When he was released from prison after the war to eventually become president of the Hessen-Nasau Lutheran Church in 1947 and an extremely popular preacher in America, his revised theology was then stated most clearly in the Stuttgart Confession of Guilt (Stuttgarter Schuldbekenntnis) published months after his release. Did he express any guilt about the Shoah? Did he express any support for Zionism as an expression of the right of the Jewish people to self-determination? No. The collective guilt for which he insisted Germans accept collective responsibility was for the destruction in Europe generally and Germany more specifically. His criticisms of Nazi Germany remained restricted to the objections to interference in Church affairs. He insisted that he, and most Germans, were NOT guilty about the Shoah since he along with most Germans were ignorant of the scale of the atrocities and shocked by the event. Because of that ignorance, Germans had no cause to feel guilty about the Shoah.

Niemöller in his speeches around the United States made no reference to the Shoah, made no reference to any support for the creation of the State of Israel that I could find, but rather highlighted the resistance by the Confessing Church, a minority of Lutherans, to the Nazis. That resistance was based on his insistence on the absolute sovereignty of Christ as the backbone of the Confessing Church to which he had given witness. Non-converted Jews could be murdered, but “the Word of God can’t be bound and can’t be murdered.” His emphasis was on Christian brotherhood and not reconciliation between Christianity and Judaism.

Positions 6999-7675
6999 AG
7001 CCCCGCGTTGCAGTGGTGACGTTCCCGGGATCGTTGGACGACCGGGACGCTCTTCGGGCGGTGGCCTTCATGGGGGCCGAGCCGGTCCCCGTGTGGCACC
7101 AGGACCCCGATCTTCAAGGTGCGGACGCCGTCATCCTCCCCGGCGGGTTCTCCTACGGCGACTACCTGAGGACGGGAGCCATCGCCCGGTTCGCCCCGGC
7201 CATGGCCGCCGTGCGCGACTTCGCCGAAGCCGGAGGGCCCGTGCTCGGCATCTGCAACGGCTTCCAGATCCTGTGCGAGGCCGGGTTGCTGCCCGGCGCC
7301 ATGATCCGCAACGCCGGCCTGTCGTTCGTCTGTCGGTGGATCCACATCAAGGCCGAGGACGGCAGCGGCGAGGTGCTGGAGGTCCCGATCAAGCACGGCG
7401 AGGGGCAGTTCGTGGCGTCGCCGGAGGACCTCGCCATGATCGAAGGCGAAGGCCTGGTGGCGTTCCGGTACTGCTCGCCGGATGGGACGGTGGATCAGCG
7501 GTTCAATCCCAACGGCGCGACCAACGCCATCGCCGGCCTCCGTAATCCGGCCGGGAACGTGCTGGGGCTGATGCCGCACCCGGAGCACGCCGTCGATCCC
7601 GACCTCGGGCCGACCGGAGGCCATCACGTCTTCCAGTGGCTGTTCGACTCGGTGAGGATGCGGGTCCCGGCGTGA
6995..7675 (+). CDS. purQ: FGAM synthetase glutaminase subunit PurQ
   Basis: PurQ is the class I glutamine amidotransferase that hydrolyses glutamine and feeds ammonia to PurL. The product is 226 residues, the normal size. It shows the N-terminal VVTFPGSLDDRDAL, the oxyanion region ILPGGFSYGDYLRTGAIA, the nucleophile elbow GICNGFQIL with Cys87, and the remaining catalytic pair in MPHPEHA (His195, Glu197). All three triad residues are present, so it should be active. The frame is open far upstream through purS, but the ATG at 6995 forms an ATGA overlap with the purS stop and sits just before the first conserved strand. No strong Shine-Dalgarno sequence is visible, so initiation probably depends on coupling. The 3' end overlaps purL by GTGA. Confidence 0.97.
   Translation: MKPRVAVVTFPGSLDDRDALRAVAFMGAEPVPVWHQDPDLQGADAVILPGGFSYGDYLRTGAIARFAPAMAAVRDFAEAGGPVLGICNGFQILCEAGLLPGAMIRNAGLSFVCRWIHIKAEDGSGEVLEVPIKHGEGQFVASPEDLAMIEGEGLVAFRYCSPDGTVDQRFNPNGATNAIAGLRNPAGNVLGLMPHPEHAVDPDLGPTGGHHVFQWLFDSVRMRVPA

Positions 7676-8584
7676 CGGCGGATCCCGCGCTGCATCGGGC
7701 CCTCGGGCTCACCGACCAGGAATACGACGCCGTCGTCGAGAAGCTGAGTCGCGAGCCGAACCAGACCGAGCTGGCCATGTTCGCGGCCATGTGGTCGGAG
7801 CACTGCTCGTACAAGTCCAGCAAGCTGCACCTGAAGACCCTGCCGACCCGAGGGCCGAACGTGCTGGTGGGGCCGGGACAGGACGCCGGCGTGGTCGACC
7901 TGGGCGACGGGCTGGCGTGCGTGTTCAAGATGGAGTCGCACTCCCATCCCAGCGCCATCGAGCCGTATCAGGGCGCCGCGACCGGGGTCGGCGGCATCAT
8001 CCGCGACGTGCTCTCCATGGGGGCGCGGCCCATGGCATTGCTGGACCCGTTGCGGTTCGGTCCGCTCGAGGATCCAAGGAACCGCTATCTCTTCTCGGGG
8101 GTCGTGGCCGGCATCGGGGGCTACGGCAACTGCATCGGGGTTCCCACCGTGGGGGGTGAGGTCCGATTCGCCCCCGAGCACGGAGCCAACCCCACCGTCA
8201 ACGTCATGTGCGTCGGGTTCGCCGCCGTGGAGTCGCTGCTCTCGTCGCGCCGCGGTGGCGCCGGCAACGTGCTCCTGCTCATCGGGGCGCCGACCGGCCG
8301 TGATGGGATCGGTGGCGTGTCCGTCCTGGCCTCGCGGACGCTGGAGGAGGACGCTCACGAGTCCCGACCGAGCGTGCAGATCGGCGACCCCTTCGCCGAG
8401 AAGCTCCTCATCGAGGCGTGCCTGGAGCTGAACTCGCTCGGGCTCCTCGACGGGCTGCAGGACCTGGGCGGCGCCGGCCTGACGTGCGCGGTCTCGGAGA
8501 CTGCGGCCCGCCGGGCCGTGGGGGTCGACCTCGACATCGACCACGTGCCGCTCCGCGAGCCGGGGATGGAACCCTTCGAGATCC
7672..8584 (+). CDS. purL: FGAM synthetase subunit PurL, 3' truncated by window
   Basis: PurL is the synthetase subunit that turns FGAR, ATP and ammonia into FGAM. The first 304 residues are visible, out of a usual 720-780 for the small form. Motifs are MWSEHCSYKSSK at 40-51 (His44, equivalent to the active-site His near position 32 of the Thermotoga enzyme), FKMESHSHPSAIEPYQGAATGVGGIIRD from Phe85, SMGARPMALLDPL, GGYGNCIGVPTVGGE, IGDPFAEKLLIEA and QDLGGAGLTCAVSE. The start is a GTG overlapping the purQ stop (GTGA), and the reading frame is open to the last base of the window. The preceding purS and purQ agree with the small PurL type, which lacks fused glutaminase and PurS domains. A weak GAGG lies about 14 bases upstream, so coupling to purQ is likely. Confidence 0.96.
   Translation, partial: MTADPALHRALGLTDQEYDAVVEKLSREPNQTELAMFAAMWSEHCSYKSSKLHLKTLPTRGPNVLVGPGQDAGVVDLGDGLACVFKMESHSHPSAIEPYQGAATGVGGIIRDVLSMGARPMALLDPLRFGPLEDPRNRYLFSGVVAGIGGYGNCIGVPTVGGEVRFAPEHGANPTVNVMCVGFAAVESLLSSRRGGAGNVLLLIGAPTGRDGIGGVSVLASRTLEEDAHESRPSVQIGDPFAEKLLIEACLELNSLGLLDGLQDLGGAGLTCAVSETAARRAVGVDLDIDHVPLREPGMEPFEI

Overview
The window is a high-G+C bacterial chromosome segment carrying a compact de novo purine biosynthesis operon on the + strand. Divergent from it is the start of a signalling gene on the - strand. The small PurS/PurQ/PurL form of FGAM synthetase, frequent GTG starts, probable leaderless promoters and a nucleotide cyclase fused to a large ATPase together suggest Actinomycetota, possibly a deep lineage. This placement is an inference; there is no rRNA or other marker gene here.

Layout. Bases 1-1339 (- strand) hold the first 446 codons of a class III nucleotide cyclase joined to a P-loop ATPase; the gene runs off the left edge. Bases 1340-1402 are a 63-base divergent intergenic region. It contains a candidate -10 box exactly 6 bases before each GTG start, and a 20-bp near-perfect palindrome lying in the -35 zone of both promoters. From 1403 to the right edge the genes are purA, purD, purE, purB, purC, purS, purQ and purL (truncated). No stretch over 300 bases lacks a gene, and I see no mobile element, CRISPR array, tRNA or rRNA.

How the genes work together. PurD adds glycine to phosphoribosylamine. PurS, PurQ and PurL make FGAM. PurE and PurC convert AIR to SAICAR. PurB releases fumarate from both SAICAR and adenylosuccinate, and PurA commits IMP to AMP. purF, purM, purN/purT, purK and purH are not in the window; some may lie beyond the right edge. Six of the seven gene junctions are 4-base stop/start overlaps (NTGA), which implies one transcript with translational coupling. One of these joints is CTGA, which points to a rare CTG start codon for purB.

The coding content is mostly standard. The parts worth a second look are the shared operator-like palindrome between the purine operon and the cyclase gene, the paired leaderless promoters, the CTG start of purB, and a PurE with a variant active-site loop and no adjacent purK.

These observations are not new. Eleanor Roosevelt made them at the time. Rabbi Abba Hillel Silver of The Temple in Cleveland, Ohio did so as well. Silver criticized Niemöller because he had not opposed Nazi racism, only Nazi persecution of the church. Rabbi Stephen Wise, president of the American Jewish Congress at the time, noted that Niemöller never once objected to the Shoah let alone felt any remorse or guilt for what had taken place. And Niemöller was a dissident.

Karl Barth, another founder of the Confessing Church, and acknowledged as one of the most significant pioneers in attempting to reconcile Christian theology with Jewish beliefs, is another matter. In Stephen Hayes book, Prospects for Post-Holocaust Theology (1991) he claimed that, “it is not an exaggeration to say that Barth’s understanding of Israel had had the kind of influence on Protestant theology that Nostra Aetate has had on Catholic thinking about Israel.”

Unlike Niemöller, Barth had always opposed the general antisemitism of the Nazi regime and not only its effects on the autonomy of the church. “He who is a radical enemy of the Jews, were he in every other regard an angel of light, shows himself, as such, to be a radical enemy of Jesus Christ. Anti-Semitism is sin against the Holy Ghost. For anti-Semitism means rejection of the grace of God.” Barth went further. He saw in Israel [note, not the state but the people, Am Israel rather than Eretz Israel] “a new sign of God’s presence in Jewish history.” However, his support for Israel as a people was, for him, a sign of God’s revelation, not out of any guilt for the Shoah. His support for Israel fitted within his pioneering work in reconceiving the relationship between Christianity and Judaism in terms of a “double covenant” and celebration of the Jewishness of Jesus, but this should not detract from the fact that he still believed that Jews had been divinely punished for their rejection of Jesus and he remained critical of rabbinic Judaism.